The Swedish meatball is so old school these days – a culinary revolution is underway in the capital city of Scandinavia, making Stockholm the next great food city. A surge of Michelin-starred chefs are carving out their own path by creating a new version of Nordic cooking. A new guard of Swedish chefs are all about producing the ultimate food experience, while infusing home cooking styles that have been around for centuries, such as wood burning ovens, foraging local ingredients and revamping generations of family recipes.
To jump-start their economy and bolster a floundering culinary scene, in 2012 the Swedish government shocked everyone by voting to lower their long-standing VAT tax on restaurant services from 25 percent to a staggering 12 percent. Over the past three years, Stockholm has seen a mind-blowing seven new Michelin restaurants added to an already impressive list, including Ekstedt, Gastrologik and Oaxen Krog.
Take an eclectic and diverse culinary tour with four rising Michelin star chefs in the hot new millennial Stockholm food scene.
I’m on fire
No electricity needed in the primal world of Ekstedt, owned by the inventive and laid-back top TV Swedish chef Niklas Ekstedt. In the heart of the fashionable Östermalm neighborhood, Ekstedt is one the top rated and busiest restaurants in the new thriving Stockholm food scene. The gastronomic bravery of chef Ekstedt and his stellar staff by simply using birch wood cast iron skillets and a whole lot of fire to create a seasonal and ever-changing menu of tableside seared reindeer hearts, to cast iron bone marrow to langoustine in a crispy chicken skin.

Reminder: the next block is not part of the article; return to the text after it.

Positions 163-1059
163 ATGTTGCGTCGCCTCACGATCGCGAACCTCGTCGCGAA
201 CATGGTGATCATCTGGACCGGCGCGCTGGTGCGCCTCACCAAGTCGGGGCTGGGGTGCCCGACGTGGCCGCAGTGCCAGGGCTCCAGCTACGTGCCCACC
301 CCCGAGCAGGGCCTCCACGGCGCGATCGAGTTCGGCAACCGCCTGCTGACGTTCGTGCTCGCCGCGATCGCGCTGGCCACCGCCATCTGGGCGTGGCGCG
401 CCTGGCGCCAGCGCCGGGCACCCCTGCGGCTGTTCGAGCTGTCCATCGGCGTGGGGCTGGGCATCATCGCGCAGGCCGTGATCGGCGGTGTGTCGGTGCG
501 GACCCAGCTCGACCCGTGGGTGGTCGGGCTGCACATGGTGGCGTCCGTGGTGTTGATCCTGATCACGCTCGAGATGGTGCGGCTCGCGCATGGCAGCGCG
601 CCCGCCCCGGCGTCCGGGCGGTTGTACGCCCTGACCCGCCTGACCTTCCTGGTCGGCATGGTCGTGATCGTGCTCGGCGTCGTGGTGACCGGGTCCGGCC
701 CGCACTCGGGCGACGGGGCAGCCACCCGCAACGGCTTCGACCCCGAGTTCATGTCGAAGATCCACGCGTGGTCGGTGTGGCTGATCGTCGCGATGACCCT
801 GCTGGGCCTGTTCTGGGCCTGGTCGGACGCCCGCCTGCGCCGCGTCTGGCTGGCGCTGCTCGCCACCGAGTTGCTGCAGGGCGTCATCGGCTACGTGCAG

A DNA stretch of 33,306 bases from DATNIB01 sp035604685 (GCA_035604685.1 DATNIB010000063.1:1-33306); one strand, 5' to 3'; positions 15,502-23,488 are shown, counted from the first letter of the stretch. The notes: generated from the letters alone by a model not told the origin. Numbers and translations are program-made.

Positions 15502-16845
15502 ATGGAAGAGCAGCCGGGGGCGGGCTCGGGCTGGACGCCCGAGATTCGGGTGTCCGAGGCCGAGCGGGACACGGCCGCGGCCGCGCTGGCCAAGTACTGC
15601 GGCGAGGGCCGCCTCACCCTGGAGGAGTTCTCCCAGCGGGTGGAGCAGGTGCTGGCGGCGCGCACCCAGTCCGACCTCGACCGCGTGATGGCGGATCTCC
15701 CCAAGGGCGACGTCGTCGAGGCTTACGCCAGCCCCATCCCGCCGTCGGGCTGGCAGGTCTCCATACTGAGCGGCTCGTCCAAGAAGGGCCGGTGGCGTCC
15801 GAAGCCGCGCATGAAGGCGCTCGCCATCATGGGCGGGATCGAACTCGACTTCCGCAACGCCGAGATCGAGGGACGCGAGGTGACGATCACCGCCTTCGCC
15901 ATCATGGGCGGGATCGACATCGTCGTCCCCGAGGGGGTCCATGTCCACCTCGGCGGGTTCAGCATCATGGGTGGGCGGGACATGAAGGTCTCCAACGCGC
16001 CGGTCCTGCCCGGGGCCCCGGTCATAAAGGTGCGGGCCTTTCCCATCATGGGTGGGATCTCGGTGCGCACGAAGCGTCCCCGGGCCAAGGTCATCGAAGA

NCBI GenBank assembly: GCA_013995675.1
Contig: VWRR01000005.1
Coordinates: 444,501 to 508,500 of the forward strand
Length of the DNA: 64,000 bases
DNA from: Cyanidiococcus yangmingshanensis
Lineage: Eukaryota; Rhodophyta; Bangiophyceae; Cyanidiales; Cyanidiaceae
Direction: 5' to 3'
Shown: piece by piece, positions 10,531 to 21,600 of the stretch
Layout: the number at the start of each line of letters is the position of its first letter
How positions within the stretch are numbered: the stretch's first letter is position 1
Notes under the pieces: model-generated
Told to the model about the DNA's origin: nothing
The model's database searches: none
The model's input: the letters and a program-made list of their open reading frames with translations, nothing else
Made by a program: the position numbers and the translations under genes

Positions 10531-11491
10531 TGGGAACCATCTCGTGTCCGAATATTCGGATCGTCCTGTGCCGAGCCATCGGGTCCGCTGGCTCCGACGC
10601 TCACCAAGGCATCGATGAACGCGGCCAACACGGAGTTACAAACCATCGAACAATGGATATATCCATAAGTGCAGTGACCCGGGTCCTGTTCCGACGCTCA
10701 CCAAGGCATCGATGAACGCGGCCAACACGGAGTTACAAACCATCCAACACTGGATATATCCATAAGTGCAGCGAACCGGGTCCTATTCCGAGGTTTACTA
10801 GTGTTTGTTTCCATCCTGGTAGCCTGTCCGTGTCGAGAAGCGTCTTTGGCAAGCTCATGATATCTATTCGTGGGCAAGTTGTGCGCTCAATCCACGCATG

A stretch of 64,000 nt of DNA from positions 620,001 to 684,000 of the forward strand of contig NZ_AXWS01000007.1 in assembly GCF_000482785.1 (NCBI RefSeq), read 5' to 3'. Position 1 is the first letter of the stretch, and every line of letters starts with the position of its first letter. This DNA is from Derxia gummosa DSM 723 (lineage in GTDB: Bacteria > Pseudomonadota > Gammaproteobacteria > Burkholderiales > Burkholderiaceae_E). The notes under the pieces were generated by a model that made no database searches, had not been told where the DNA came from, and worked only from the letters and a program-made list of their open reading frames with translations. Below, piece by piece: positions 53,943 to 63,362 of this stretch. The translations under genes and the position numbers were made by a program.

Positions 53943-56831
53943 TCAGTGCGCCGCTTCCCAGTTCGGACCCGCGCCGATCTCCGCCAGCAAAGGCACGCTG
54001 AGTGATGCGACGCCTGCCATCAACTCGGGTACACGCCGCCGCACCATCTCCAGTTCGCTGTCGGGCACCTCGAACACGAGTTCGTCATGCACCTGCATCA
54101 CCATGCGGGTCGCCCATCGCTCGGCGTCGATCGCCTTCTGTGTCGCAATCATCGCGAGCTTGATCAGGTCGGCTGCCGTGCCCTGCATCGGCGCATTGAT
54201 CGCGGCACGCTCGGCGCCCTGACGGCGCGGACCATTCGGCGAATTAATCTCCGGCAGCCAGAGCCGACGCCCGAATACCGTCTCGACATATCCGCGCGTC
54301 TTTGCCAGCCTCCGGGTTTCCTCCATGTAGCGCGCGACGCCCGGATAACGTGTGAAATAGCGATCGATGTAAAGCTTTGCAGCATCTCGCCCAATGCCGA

Chef Ekstedt passionately describes the importance to modernize the Stockholm food scene, “We needed to do original cooking, no longer import other culinary concepts, and we needed to invent our own ideas.” As he proudly proclaims, “Now Stockholm is the most important place for food in Europe.”
Gastrologik is a sleek and innovative mad-science culinary creation of chef Jacob Holmström and chef Anton Bjuhr. Gastrologik is a sensory overload of gastronomy as each of the three or six course tasting menu is elegantly displayed and explained to guests by the creators’ chef Holmström and chef Bjuhr. Still, with all this culinary artistry Gastrologik still maintains a real sense of home cooking – home cooking you likely have never experienced in your life.
Chef Holmström talks about being part of the change in Stockholm. “Sweden’s restaurant culture has changed a lot; we have found our own way of doing things. There is now Swedish restaurant scene, pretty much on all levels of dining.”
Chef Magnus Ek of the recently awarded a second Michelin star Oaxen Krog creates a posh yet homey inviting atmosphere, while still possessing mad culinary skills in the kitchen, bringing traditional Swedish family recipes into his modern kitchen. Oaxen Krog is a natural and organic fine dining experience along the water in the Royal Djurgården, using 100 percent local Swedish herbs and the best locally sourced Nordic ingredients.
Chef Ek knows the importance of modernizing tried and true Swedish family recipes in the new Stockholm food culture. “We take the home cooking recipes and bring them into our modern restaurant scene. Now, we have established our way, our own version of Swedish cooking.”